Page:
Lower Body Max Effort Days:
After completing my max effort squat or deadlift for the day I performed one of the following for 2-4 sets of 6-12 reps:
• Front Squat (shoulder width stance)
• SS Yoke Bar Squats (shoulder width stance)
• Manta Ray Squats (shoulder width stance)
• Leg Press (shoulder width stance)
Upper Body Dynamic Days:
After completing my speed bench, I performed one of the following:
• Floor Press
• Benching with a Catapult/slingshot
• Dumbbell press
While those movements definitely added volume to my bench, I decided to move my shoulder work to the day after my upper body dynamic day. This allowed me to do a little more volume than I would if I kept it on bench day.
Extra Shoulder Day:
This day had an overhead press exercise followed by accessory shoulder work done Mountain Dog style.
• Overhead press
• Swiss Bar overhead press (varying grips)
• Dumbbell overhead press
• Arnold press
• Side Laterals (reps, slow eccentrics, chains, etc)
• Partial Side Laterals, heavy
After a few months of consistently doing the above I noticed that not only had my raw strength increased, my shirted bench and geared squat were on the rise as well. In March of 2013 I squatted 413 in full gear, and in November (after focusing on my weakness) I squatted 375 in just briefs. At the same meet in March I shirt benched 275. Just a few weeks ago I doubled 260 (which will be my opener in March), and hit 280 for an easy single.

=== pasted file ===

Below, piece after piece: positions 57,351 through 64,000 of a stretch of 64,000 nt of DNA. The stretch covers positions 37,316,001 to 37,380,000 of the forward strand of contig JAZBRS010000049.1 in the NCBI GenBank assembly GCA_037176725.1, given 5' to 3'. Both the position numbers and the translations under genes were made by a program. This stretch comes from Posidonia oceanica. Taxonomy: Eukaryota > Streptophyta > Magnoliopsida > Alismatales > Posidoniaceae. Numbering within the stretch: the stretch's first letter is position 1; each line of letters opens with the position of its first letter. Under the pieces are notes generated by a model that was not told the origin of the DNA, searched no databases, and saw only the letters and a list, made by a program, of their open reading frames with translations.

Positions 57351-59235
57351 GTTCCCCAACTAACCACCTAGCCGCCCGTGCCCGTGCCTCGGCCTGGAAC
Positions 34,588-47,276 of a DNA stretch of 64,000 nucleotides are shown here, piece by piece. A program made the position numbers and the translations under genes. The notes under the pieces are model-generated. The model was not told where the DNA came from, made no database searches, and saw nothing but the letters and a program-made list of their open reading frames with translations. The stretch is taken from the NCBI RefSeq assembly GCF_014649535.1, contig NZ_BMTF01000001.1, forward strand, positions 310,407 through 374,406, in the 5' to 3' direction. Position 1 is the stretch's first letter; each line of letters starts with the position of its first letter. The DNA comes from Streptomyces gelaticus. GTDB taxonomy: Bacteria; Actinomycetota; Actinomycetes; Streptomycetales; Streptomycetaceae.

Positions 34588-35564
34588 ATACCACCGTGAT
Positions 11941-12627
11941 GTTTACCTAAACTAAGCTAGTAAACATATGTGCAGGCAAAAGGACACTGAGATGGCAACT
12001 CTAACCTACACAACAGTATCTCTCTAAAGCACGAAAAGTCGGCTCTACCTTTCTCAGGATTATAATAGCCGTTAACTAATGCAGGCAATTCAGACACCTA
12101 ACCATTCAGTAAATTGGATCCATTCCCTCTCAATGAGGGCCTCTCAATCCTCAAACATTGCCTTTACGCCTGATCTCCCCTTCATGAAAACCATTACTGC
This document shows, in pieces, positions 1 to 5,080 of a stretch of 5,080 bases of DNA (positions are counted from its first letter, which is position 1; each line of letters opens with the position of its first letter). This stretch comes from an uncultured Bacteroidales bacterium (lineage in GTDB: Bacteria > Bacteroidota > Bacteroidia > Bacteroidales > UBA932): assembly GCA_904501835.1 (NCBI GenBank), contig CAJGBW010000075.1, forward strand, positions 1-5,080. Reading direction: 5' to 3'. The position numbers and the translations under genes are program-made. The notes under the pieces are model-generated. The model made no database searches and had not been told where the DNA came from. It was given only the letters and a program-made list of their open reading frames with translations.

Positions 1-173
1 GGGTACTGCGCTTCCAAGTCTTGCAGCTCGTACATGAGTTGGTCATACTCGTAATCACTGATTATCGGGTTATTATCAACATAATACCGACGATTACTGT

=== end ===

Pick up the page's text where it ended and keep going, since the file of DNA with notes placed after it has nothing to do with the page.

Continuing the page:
Try this approach yourself. Take a long hard look at your aesthetic weaknesses and see what you can take away from it to help your strength gains. Devise a plan and be consistent with it. Your results will soar to new heights.
If you missed out Black Friday offering here is one last chance to save big. We have a limited stock of BCAA+ back live (our new supplier should be ready in early January) and if you haven’t yet tried our most amazing protein supplement yet, Nitrean+ BLACK Series; now is a great time.
We haven’t done a sale promotion in some time. As most of you know, we had a major issue with our primary supplier for the past 6 months and their lies and failure to meet contractual agreements finally forced us to (recently) seek new suppliers. The process is long (at least 10 weeks) and not easy as any switch results in changes to products and great care must be taken. We thus still have some of our products not live for sale as we await the launch of their new versions (some will have added ingredients to make them even better).
As you may also know, we have finally launched our new Nitrean+ BLACK Series. It is no exaggeration to say it is the absolute best (in terms of efficacy) pure protein supplement available today. No other product can match it for net retention and thus potential utilization AND it has more leucine on a gram for gram basis than any other protein powder.